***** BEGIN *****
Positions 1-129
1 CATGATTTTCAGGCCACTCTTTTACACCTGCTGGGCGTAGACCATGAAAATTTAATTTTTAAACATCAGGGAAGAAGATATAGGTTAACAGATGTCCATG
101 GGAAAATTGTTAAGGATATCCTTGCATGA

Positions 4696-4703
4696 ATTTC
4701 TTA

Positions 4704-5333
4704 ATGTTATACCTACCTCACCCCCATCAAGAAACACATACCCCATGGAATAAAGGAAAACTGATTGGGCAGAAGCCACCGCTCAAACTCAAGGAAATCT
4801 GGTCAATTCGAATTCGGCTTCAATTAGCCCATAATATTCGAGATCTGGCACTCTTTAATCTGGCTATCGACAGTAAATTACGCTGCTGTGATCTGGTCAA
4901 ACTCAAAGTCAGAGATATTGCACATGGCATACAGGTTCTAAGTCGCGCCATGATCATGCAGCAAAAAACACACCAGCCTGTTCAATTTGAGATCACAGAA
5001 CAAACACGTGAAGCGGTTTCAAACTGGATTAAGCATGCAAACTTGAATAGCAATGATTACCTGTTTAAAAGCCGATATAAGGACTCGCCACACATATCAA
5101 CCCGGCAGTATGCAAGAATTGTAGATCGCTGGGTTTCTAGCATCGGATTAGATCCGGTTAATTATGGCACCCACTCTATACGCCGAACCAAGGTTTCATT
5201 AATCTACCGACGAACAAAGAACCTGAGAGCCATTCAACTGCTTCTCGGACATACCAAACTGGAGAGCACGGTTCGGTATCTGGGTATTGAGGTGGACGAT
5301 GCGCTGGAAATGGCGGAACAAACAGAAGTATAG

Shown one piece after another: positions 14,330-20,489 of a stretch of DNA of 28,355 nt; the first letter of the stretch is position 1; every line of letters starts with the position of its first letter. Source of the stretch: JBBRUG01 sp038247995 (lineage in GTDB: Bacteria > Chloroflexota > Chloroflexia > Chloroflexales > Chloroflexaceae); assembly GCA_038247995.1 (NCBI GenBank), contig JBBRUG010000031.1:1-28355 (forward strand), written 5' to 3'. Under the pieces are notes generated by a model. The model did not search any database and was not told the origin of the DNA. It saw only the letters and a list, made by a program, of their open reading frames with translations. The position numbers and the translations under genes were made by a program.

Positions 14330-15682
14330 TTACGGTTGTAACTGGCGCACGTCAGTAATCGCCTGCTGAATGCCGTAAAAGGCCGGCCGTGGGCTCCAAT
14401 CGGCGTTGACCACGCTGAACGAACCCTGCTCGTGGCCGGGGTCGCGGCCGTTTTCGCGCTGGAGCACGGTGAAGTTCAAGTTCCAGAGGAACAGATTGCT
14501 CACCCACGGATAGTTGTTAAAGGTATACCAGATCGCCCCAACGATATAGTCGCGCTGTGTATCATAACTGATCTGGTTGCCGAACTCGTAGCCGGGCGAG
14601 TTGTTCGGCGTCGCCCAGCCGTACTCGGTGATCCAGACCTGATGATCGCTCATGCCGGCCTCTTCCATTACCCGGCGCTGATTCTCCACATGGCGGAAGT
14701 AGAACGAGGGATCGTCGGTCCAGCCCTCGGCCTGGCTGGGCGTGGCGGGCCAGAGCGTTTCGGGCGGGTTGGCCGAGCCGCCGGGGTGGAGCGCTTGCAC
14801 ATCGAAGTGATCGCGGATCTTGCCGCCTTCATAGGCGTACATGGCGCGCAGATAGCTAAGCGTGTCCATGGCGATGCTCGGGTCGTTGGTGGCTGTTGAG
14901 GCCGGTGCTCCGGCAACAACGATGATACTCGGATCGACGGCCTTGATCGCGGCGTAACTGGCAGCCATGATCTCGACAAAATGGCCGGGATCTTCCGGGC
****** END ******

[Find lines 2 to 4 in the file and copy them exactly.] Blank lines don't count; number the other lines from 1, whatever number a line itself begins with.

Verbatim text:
1 CATGATTTTCAGGCCACTCTTTTACACCTGCTGGGCGTAGACCATGAAAATTTAATTTTTAAACATCAGGGAAGAAGATATAGGTTAACAGATGTCCATG
101 GGAAAATTGTTAAGGATATCCTTGCATGA

Positions 4696-4703